Publication: Monitor Volume: 2 Issue: 1

Ukrainian parliament chairman Oleksandr Moroz and justice minister Serhii Holovaty, in separate statements to the press, sharply criticized the draft Crimean constitution recently adopted by that region’s Supreme Soviet. The draft is subject to approval by the Ukrainian parliament. Moroz and Holovaty objected to provisions in the draft which they claimed ran counter to Ukraine’s constitution as well as to generally accepted standards of regional autonomy. Both officials targeted articles referring to Crimean "internal" citizenship, state symbols, Crimean ownership of resources in Black Sea territorial waters, and the proposed delimitation of executive powers between the peninsular authorities and Kiev. (12)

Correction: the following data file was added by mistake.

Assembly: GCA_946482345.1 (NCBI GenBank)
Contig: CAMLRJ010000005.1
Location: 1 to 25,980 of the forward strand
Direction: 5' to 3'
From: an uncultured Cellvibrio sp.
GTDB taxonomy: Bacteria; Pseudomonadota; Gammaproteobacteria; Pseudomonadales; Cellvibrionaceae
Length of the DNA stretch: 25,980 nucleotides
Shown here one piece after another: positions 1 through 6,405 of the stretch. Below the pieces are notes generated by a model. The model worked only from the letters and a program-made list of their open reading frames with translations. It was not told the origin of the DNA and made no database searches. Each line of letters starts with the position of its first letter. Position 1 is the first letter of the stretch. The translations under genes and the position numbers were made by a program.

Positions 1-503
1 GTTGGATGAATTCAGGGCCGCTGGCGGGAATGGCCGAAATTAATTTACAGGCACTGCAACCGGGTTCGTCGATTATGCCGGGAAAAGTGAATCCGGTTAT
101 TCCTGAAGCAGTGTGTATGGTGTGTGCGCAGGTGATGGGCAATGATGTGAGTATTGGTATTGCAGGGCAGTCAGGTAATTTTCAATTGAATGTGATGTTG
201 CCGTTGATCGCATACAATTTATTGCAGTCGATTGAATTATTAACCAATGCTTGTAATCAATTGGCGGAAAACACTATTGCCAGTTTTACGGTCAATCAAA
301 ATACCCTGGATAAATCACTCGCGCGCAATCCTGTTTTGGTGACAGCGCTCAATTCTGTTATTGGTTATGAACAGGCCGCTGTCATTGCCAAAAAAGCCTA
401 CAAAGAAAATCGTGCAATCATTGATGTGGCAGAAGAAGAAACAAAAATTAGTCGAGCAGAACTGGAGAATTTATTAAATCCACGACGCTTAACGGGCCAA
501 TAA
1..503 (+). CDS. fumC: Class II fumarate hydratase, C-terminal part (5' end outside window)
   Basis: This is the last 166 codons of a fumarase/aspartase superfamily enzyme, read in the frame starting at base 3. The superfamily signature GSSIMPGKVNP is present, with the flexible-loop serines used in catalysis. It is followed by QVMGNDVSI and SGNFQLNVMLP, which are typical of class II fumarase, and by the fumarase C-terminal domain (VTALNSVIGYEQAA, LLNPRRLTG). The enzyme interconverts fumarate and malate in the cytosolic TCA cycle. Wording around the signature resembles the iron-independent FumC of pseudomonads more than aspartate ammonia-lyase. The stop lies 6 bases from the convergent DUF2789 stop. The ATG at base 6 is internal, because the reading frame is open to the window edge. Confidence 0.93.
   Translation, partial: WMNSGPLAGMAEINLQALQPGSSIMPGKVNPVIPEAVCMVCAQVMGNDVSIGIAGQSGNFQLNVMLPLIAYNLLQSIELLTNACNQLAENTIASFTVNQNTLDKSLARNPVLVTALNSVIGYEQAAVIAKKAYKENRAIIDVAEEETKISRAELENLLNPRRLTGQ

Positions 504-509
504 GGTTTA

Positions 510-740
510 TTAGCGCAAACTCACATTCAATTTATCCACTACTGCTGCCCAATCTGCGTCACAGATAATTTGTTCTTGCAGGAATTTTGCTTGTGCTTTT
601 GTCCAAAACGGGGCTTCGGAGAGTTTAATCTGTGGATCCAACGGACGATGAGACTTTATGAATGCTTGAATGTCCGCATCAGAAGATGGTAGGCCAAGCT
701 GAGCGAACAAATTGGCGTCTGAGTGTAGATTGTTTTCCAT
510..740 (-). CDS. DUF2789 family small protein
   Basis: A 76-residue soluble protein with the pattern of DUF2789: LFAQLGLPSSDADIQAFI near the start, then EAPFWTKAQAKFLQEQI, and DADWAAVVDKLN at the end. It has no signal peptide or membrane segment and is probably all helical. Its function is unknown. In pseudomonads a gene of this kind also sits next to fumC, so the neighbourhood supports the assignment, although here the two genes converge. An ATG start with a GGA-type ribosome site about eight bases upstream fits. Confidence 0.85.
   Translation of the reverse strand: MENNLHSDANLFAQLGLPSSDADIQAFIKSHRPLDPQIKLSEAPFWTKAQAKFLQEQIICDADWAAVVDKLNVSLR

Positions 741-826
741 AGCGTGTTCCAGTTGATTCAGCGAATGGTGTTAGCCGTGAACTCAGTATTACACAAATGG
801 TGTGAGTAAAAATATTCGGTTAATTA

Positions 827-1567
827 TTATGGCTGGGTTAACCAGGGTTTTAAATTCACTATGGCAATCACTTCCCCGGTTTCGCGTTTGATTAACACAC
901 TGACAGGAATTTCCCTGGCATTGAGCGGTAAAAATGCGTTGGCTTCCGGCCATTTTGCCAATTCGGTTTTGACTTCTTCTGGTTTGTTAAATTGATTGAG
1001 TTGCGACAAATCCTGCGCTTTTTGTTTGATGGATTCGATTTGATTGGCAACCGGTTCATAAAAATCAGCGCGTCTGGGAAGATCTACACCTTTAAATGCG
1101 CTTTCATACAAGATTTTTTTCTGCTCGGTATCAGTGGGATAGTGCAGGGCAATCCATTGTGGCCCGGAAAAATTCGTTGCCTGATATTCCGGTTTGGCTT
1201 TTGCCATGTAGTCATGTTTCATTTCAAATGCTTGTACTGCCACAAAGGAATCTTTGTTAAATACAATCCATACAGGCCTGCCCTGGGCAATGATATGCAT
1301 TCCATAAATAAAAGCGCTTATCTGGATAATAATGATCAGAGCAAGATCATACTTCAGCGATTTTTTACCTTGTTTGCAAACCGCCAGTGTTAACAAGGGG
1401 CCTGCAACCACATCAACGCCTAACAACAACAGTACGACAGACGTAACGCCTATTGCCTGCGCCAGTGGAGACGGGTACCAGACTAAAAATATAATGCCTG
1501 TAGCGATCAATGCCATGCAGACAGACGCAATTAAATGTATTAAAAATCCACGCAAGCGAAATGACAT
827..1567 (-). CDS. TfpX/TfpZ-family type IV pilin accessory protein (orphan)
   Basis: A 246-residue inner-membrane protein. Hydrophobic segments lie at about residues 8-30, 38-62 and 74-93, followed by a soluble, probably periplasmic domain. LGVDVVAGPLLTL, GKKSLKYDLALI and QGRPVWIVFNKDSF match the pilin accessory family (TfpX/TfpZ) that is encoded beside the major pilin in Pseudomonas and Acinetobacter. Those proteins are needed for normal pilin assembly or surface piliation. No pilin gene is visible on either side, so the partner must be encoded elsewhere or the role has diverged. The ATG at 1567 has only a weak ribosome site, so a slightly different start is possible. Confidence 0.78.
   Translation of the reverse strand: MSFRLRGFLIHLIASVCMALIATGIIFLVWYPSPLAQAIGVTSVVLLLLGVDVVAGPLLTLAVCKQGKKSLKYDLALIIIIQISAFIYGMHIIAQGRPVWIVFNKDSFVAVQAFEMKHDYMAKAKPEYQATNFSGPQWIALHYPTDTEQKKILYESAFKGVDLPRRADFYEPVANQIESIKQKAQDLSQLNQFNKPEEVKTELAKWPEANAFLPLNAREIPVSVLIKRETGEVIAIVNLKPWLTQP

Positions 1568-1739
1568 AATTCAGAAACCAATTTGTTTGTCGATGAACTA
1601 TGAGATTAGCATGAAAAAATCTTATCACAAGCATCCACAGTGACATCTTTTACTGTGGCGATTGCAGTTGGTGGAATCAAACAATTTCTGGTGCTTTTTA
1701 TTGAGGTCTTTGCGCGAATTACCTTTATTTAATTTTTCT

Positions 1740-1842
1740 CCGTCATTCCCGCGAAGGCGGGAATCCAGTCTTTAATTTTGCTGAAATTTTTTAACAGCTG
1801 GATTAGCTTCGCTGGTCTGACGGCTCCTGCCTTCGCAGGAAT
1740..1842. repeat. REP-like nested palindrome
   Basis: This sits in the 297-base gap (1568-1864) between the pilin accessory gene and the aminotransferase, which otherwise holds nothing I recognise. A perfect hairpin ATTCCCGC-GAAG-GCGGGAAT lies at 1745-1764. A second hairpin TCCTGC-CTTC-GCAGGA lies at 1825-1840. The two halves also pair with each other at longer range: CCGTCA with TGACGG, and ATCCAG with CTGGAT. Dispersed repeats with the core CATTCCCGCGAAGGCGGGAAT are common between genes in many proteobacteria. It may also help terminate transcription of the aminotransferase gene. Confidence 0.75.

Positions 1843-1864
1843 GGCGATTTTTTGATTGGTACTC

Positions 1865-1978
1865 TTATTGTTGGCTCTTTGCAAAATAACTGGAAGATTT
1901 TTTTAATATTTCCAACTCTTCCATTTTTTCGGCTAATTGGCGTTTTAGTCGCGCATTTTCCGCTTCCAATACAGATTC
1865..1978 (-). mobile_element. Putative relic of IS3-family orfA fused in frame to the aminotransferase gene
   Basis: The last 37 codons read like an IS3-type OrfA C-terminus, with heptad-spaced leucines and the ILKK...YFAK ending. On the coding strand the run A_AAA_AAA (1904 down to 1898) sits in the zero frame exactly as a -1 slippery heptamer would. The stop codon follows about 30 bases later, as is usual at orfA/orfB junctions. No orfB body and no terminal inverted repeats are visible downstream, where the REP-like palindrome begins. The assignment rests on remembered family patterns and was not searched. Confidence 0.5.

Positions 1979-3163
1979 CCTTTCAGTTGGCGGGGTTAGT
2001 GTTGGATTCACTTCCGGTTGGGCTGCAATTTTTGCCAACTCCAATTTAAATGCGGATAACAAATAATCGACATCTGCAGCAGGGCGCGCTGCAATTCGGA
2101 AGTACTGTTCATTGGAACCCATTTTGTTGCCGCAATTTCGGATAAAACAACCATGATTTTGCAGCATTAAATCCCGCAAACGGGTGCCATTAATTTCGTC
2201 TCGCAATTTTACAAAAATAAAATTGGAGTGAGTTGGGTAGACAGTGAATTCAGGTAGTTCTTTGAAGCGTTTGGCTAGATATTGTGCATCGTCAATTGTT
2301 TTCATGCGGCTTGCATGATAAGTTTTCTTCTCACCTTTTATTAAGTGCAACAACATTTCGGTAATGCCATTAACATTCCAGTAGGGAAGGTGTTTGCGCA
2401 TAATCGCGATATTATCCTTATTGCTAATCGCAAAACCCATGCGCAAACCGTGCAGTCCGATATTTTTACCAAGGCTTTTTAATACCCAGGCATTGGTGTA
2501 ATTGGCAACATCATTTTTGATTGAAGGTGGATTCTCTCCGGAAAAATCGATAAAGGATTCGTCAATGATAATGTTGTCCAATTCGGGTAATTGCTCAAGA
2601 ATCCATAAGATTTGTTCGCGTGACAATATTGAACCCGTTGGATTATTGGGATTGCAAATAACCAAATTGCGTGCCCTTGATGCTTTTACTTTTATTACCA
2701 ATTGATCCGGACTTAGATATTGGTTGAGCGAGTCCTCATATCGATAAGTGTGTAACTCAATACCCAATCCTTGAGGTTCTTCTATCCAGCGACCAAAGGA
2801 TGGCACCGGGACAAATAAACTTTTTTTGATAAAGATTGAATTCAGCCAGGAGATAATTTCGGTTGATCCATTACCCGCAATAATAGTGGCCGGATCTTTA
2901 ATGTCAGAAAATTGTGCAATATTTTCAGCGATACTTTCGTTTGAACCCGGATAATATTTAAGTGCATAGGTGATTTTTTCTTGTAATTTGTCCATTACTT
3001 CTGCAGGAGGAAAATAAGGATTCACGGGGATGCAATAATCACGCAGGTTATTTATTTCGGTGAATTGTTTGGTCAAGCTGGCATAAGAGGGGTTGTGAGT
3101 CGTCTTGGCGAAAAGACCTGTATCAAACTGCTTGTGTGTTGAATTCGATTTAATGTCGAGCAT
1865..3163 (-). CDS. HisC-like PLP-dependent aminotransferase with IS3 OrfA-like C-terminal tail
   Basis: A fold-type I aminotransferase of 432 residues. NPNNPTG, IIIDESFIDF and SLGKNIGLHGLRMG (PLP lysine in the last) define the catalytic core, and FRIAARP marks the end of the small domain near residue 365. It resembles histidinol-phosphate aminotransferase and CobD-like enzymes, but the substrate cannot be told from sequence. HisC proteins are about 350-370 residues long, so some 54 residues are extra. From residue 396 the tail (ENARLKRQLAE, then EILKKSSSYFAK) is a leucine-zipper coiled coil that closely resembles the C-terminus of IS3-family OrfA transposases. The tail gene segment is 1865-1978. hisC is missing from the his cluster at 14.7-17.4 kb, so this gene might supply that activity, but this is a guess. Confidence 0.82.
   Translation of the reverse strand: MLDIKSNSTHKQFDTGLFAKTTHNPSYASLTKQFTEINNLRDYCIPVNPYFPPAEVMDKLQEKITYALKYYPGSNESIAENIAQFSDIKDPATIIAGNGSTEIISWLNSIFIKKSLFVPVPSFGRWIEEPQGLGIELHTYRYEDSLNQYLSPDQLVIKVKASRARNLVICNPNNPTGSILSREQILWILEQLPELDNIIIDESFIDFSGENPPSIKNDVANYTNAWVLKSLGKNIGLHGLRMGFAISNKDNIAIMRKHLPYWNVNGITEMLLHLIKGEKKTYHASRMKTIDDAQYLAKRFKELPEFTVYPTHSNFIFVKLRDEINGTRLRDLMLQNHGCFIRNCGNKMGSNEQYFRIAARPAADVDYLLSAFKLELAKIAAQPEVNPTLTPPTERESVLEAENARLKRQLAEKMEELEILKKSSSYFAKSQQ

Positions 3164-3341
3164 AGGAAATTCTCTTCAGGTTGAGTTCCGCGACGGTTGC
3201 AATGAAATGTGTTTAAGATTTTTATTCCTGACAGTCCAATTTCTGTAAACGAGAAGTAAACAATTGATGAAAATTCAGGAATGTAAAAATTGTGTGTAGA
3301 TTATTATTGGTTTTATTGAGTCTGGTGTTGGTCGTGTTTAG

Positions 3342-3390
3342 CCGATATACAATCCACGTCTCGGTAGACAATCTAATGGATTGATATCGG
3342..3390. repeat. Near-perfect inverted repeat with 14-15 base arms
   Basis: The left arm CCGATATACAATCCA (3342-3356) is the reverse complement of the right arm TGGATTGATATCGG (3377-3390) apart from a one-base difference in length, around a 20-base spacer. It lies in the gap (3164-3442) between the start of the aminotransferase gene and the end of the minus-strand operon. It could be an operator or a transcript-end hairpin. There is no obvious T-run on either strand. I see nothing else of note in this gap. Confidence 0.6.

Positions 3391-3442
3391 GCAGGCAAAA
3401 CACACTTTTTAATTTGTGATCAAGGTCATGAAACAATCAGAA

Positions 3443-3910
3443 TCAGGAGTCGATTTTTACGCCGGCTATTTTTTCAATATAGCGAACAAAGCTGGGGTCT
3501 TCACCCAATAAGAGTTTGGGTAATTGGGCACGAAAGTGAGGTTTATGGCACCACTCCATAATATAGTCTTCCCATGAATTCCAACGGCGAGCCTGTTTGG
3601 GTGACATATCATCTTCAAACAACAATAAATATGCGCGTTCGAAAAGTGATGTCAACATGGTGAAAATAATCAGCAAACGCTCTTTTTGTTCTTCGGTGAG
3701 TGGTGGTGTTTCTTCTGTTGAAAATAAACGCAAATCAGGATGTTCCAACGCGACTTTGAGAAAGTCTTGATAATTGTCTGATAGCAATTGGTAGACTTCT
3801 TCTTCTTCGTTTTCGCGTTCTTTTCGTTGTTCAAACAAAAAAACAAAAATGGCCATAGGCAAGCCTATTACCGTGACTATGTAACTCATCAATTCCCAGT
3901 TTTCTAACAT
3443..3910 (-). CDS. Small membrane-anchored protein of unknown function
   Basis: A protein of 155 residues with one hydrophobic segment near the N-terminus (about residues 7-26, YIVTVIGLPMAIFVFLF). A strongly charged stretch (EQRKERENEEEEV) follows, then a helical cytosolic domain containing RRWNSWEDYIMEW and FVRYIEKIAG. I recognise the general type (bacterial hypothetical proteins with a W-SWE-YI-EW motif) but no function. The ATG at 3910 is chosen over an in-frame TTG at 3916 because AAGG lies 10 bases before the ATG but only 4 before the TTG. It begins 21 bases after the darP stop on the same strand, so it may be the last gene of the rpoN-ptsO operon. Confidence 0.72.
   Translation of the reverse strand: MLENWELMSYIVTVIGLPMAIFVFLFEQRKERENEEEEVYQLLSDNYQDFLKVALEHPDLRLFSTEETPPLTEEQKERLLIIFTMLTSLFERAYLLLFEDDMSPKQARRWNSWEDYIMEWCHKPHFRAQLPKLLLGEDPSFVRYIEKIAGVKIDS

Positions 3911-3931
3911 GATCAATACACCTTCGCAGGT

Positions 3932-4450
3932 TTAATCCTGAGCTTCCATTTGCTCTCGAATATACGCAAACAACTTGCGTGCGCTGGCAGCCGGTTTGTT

The Crimean Supreme Soviet adopted the draft constitution in November 1995 and followed up with another unprovoked challenge to Kiev by dismissing Prime Minister Anatoly Franchuk in December. The Ukrainian parliament is due to examine the draft Crimean constitution this month. The convergence of views on the subject between the socialist Moroz and the western-oriented Holovaty, who speak for different constituencies and generations and sharply disagree on other issues, reflects a broad-based political consensus in Kiev on the Crimea problem. The Ukrainian government and the Crimean Supreme Soviet were moving toward a modus vivendi in the second half of last year, but recent communist gains in Russia may encourage Crimean Russian irredentism and derail a compromise between Simferopol and Kiev.

Shevardnadze Warns Abkhazia.